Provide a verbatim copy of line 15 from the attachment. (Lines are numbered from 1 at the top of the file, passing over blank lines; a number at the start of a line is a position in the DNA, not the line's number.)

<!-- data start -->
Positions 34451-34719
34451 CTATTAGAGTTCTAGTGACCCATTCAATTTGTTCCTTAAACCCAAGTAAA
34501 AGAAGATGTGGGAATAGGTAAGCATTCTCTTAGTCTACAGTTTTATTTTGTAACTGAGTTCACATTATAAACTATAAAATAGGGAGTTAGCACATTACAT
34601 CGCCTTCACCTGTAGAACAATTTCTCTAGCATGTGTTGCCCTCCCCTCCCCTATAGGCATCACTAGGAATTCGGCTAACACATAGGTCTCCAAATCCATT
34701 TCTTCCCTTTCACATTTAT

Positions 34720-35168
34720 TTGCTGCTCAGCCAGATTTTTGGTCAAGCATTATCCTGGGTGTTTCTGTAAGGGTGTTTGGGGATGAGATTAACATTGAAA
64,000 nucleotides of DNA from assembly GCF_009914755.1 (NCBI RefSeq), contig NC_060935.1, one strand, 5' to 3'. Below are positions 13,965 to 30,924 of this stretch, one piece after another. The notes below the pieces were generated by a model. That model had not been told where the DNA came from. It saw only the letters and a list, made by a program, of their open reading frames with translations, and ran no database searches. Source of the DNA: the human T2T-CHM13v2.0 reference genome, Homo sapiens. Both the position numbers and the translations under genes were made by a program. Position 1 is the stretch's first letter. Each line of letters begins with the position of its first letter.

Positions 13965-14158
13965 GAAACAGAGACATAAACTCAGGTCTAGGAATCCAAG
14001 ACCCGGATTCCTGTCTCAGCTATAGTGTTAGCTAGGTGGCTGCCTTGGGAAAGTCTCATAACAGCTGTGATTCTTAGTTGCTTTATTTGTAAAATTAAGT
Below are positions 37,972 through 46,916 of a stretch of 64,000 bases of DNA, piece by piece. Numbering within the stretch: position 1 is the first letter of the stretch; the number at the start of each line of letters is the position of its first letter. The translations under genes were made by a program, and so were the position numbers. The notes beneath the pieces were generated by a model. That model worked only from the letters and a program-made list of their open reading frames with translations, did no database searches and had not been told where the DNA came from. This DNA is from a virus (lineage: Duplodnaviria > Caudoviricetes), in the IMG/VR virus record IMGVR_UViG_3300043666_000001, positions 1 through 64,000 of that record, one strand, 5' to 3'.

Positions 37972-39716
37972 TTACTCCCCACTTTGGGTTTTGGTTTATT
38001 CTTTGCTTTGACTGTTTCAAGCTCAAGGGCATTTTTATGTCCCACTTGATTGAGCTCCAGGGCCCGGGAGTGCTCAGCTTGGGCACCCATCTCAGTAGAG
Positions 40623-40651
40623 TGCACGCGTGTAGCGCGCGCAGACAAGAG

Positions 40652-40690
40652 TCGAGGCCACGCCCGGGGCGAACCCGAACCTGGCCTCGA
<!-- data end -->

38001 CTTTGCTTTGACTGTTTCAAGCTCAAGGGCATTTTTATGTCCCACTTGATTGAGCTCCAGGGCCCGGGAGTGCTCAGCTTGGGCACCCATCTCAGTAGAG